The monoclonal antibody 7E9 has provided insights into the effects of an IgG molecule on fibrin polymerization and fibrin clot structure.32 Some of these same mechanisms may contribute to the effect that the λ chain has on fibrin polymerization. For example, binding to fibrinogen D regions may prevent the A:a interaction, causing significant defects at all stages of fibrin polymerization. This could also produce a cap on the end of a protofibril, preventing its growth and lateral aggregation. However, λ light chain is unlikely to produce the short fibers and large pores of 7E9 clots because it lacks the bulk that is required to produce severe aberrations in clot architecture. It is also unlikely that the monomeric λ chain has the ability to bind two fibrinogen molecules to bring fibrinogen or fibrin monomers together during fibrin polymerization, and this is consistent with the prolonged lag time. At this stage it is unclear whether the λ chain binds the D region, E region, coiled-coil or AαC domain of fibrinogen, or how many λ chains bind to fibrinogen. However, assuming that Coomassie staining is proportional to peptide mass, densitometry of 10% reducing SDS-PAGE of λ chain co-purified with the patient’s fibrinogen suggested that two monomers were bound to each fibrinogen molecule. This is consistent with the dimeric nature of fibrinogen, but confirming this proposition will certainly be a main aim of future work. With a lack of material for purifying the λ chain from plasma for further investigations, urine was explored as a possible source. However, dimerization appeared to make the urine-derived protein inactive, perhaps by occluding the fibrinogen binding site. Thus, being active as a monomeric unit, it is clear that the λ chain does not mimic the Fab region of an immunoglobulin molecule or bind fibrinogen in the usual antigen binding mechanism between two variable regions.

Figure 3.

Comparison of plasma-and urine-derived λ chain. A. 10% reducing (R) and non-reducing (NR) SDS-PAGE of normal control fibrinogen (lane 1), patient fibrinogen (lane 2) and λ light chain purified from urine (lane 3). The 42 kDa marker of the Invitrogen E-PAGE SeeBlue pre-stained standard (M) is labeled. B. Transformed ESI MS of λ light chain from urine. Spectra of non-reduced (NR) dimeric λ chain and reduced (R) monomeric λ chain (reduced with 15 mmol/L DTT at 37∞C for 30 min).

Figure 4.

λ light chain IFE of patient serum in the presence of increasing final concentrations of added fibrinogen. Lane 1, patient plasma control; lanes 2 and 6, serum controls, 0 mg/mL added fibrinogen; lanes 3 and 7, 1.25 mg/mL added fibrinogen; lanes 4 and 8, 2.5 mg/mL added fibrinogen; lanes 5 and 9, 5 mg/mL added fibrinogen. All serum samples were preincubated with 10 mmol/L EDTA. In addition, serum in lanes 6–9 was preincubated with 15 mmol/L DTT. There is dose dependant binding of reduced λ chain to fibrinogen.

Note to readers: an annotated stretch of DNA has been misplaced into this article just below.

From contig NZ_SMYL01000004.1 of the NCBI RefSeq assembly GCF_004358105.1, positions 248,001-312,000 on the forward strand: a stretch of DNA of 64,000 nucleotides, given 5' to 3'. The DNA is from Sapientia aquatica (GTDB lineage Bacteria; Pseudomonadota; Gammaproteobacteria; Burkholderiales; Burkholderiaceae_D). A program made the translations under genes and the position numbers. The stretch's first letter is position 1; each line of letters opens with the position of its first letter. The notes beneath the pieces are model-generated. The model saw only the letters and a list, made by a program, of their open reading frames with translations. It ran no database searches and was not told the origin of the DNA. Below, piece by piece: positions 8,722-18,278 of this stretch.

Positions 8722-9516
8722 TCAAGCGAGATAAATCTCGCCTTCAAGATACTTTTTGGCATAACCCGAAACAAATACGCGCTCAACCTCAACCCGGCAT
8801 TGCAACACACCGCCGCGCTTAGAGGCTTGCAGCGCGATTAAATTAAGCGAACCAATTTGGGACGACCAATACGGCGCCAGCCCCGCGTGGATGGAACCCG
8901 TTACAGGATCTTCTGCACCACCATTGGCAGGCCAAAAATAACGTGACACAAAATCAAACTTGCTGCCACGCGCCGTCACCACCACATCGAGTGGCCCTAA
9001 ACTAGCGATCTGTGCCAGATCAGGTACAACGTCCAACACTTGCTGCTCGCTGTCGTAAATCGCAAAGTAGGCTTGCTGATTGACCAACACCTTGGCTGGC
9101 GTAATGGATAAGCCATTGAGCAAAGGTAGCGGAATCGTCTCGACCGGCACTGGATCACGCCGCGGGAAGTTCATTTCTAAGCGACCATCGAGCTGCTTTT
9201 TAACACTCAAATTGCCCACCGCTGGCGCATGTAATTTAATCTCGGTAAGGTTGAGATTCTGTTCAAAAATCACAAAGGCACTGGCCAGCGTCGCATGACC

The only other reported case of an immunoglobulin light chain causing acquired dysfibrinogenemia occurred in a Japanese woman who remained asymptomatic until the age of 70 when she suffered a pretibial edema.24 She was diagnosed with nephrotic syndrome, for which treatment was ineffective. Instead, she received maintenance dialysis until her death from heart failure at age 74. Post-mortem examination revealed amyloid deposits in her kidneys, pancreas, thyroid gland, gastrointestinal tract, adrenal glands and vascular walls of systemic vessels. These were probably derived from the light chain, which had been detected as a monoclonal band in her serum.

In both cases there was a low tendency toward bleeding and the light chains had similar effects on fibrinogen function. The Japanese woman had a functional fibrinogen concentration of 1.05 mg/mL (NR: 1.30–2.70) and abnormal fibrin polymerization. Both light chains were identified as Kabat subgroup VλII and were similar in size. Their migration on IFE and SDS-PAGE was comparable and they were both inhibitory as monomeric units in plasma. These two cases highlight the fact that, even without heavy chains, λ chains may have sufficient binding affinity through their variable or even constant regions to exert an effect on fibrinogen function.

The clinical presentations of the two cases were quite different; the New Zealand patient was pre-symptomatic and diagnosed following routine pre-operative tests. Upon further investigation he was found to have MGUS, with as yet no evidence for multiple myeloma, amyloidosis or other hematological malignancy. Also, the Japanese woman’s gravimetric fibrinogen concentration was significantly high (5.81 mg/mL; NR: 1.50–2.64) and urine BJPs were not detectable. This may be a reflection of her condition, as increased levels of light chain in plasma may prolong the half-life of fibrinogen, and formation of amyloid fibrils may decrease excretion of BJP into the urine. A moderately high fibrinogen concentration and relatively low urine BJPs were seen in the New Zealand patient, probably also due to fibrinogen-λ binding. These concentrations may become exaggerated as the patient’s condition worsens and his plasma concentration of λ chain increases. Clearly, it will be vital to continue monitoring progression of the patient’s disease and frequency of bleeding episodes.

Light chain production is a random process involving variable/joiner recombination and somatic mutation that occurs prior to B cell maturation and proliferation. It is unclear why a light chain developed with affinity for fibrinogen in both these cases, but their similarities are likely to be coincidental. It may be that production of antibody chains with the ability to bind human proteins is more common than suspected, following the monoclonal production of immunoglobulins or BJPs in plasma cell dyscrasias.

Acknowledgements

we wish to thank the patient for his participation in this study

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View Abstract